flying car

How much is the Alef Aeronautics flying car?

Alef Aeronautics’ electric flying car, its Model A, got FAA approval for test flights. Alef claims the EV has a driving range of 200 miles and a flight range of 110 miles. The car will cost $300,000.
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How expensive is the flying car?

AirCar will be available globally for consumers to purchase within the next year, but Klein Vision’s spokesperson says that only licensed pilots will be eligible to actually fly it. The asking price of the innovation will range between $550,000 to $1.1 million, and will depend based on the features that the model has. Take a look at the $300,000 electric flying car with a 110-mile range in the air that just got FAA approval for test flights

Last week, the Californian automaker, Alef Aeronautics, announced that its Model A flying car has achieved a significant milestone by receiving a Special Airworthiness Certification from the Federal Aviation Administration (FAA). This marks the first time ever that a vehicle of this kind has obtained legal approval for flight from the US Government.

Exploring the Future of Transportation: FAA Flying Cars

As the FAA is in the process of developing policies for electric vertical takeoff and landing (eVTOL) vehicles, the certification comes with certain restrictions on the locations and purposes for which the car is allowed to fly.

Alef revealed in a press release back in October that they have been conducting test-drives and test-flights of a full-size prototype since 2019. Mock-up images released by Alef give an idea of what the vehicle could potentially look like. This achievement represents a significant step forward in the advancement of personal air mobility and the future of flying cars.

The Model A, an entirely electric vehicle, boasts a driving range of 200 miles and a flight range of 110 miles, according to Alef. The company emphasizes that the vehicle is designed to seamlessly integrate into existing urban driving and parking infrastructure.

Alef’s vision for the Model A is to create a vehicle that can drive on regular streets, but also has the ability to take off vertically when necessary and fly above traffic. The goal is to offer a practical solution to modern congestion issues. By utilizing their proprietary technology, the vehicle can elevate without the need for traditional runways.

Alef clarifies that the Model A is classified as a low-speed vehicle. The idea is that if a driver requires a quicker route, they can utilize the flight capabilities offered by Alef’s innovative design. This approach is aimed at providing faster and more efficient commutes for users.

Who makes Alef flying cars?

Alef Aeronautics, a startup in San Mateo, California, just received the FAA’s Special Airworthiness Certification for its Model A flying car. The company, which has yet to announce a delivery date, is asking for a $150 deporting on the $300,000 Model A. The vehicle features a drone-like internal propellers and a promised range of 200 miles over land and 110 in the air. The certification notes that this is not the first aircraft of its kind, but Alef claims primacy as the first driveway-friendly, road-going EV with vertical take-off and landing capabilities. The flying car has arrived—to the next development phase.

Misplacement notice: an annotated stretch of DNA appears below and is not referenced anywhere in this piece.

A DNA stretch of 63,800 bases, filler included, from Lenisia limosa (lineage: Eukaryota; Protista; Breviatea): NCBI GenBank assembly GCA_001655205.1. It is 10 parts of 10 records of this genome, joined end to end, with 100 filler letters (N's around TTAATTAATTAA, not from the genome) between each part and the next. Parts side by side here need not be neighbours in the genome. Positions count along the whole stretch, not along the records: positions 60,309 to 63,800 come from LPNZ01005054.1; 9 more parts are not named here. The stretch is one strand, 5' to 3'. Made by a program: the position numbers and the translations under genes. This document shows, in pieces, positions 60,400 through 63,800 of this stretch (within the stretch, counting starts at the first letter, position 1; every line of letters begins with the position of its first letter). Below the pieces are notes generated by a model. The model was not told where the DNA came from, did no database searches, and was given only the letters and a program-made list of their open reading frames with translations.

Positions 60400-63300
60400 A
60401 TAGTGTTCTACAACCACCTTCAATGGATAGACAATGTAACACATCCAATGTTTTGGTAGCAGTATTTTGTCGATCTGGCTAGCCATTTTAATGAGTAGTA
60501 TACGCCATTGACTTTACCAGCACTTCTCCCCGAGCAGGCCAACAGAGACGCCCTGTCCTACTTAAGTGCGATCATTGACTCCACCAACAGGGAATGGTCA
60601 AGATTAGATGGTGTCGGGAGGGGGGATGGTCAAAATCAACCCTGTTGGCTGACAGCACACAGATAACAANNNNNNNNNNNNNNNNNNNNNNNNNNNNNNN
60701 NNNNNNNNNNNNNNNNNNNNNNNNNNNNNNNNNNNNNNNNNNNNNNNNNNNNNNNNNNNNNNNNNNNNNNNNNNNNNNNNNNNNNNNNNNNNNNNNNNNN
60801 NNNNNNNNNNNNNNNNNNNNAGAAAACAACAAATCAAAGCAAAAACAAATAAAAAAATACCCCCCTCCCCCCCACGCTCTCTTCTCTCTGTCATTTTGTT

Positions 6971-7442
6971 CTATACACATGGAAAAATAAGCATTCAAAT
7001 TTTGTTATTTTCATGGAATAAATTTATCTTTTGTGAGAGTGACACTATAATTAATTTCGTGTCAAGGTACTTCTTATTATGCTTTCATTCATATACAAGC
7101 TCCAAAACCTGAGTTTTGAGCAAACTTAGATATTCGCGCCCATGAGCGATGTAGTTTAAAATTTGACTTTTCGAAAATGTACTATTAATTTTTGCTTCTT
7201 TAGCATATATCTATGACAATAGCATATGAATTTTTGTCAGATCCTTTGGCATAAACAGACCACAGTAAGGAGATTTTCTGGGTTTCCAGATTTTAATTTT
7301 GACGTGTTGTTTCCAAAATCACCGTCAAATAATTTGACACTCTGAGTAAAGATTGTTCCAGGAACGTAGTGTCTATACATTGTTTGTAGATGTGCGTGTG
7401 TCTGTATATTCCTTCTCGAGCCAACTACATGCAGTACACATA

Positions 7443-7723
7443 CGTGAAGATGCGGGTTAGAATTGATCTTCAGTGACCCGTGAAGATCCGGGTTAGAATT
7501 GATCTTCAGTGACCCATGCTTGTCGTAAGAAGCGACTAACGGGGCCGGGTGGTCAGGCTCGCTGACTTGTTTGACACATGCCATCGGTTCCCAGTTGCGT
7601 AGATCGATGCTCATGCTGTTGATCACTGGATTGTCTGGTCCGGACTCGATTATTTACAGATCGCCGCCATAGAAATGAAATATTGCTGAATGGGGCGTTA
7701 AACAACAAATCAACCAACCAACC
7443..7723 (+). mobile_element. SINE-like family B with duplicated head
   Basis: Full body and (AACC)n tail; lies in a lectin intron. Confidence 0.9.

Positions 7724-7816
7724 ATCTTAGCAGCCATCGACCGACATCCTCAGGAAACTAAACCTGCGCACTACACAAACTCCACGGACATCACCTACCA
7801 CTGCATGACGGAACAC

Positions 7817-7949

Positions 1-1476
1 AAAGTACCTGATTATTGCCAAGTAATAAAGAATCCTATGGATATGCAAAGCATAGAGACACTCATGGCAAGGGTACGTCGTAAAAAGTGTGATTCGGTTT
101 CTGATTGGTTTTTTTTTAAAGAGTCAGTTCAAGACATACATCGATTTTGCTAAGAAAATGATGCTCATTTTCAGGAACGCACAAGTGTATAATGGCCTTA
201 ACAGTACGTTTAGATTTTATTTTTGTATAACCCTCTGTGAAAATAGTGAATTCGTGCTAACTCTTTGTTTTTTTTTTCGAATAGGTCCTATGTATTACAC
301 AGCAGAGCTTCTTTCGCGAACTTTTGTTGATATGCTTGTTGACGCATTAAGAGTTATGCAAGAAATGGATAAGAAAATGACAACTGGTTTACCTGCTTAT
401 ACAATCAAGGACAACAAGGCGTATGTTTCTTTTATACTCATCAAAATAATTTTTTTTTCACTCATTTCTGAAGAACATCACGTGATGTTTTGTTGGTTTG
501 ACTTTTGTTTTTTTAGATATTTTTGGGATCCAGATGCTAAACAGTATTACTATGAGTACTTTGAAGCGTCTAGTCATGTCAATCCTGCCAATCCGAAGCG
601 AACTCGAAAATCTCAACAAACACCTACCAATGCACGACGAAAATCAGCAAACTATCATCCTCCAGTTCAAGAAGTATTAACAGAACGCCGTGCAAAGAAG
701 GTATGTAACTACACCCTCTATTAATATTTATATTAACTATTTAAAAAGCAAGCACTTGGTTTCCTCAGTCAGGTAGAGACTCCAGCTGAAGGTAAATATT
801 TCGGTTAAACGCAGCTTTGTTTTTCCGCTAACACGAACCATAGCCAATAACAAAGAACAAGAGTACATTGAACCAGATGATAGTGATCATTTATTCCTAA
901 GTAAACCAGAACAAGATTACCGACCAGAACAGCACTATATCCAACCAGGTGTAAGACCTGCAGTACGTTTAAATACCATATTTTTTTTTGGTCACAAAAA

The government calls this type of flying an eVTOL, or electric vertical takeoff and landing aircraft. (These are what’s found in Back to the Future: Part 2, the very movie that inspired Alef’s founders.) A sci-fi infatuation is common at flying car start-ups: These are dreamers and moonshot engineers, not your everyday urban planners. In the Tech Age, “flying cars” represent a hot investment sweetened by the romance of an unfulfilled Space Age promise. But how many proposed Jetsonmobiles are closer to dealers’ lots than napkin sketches?

The most legitimate end of the market has a different mission than Alef, whose Model A is meant for private ownership and personal use on the road and in the sky. Most eVTOLs near production will be part of a service to ferry passengers from airports to city centers over traffic, not through it. Hyundai subsidiary Supernal promises production of its SA-1 eVTOL by 2028, with full autonomous flight as part of ecosystem of urban travel that combines cars, planes, scooters and all in-between. Hyundai’s multifarious manufacturing expertise makes this timeline possible, as does a collaboration with robot-dog-maker Boston Dynamics.

Joby Aviation is a rarity among eVTOL start-ups: It has a production aircraft, a $131-million government contract, and investment from Toyota, Uber, and JetBlue. This June the company received FAA approval to flight test its first production prototype aircraft, and its stock—released in 2021 via a SPAC—soared. The Joby aircraft has six rotors, and in a trial, flew 155 miles on a single charge. If all goes to plan, Joby will deliver units to the US Air Force next year, making it the first eVTOL delivered.

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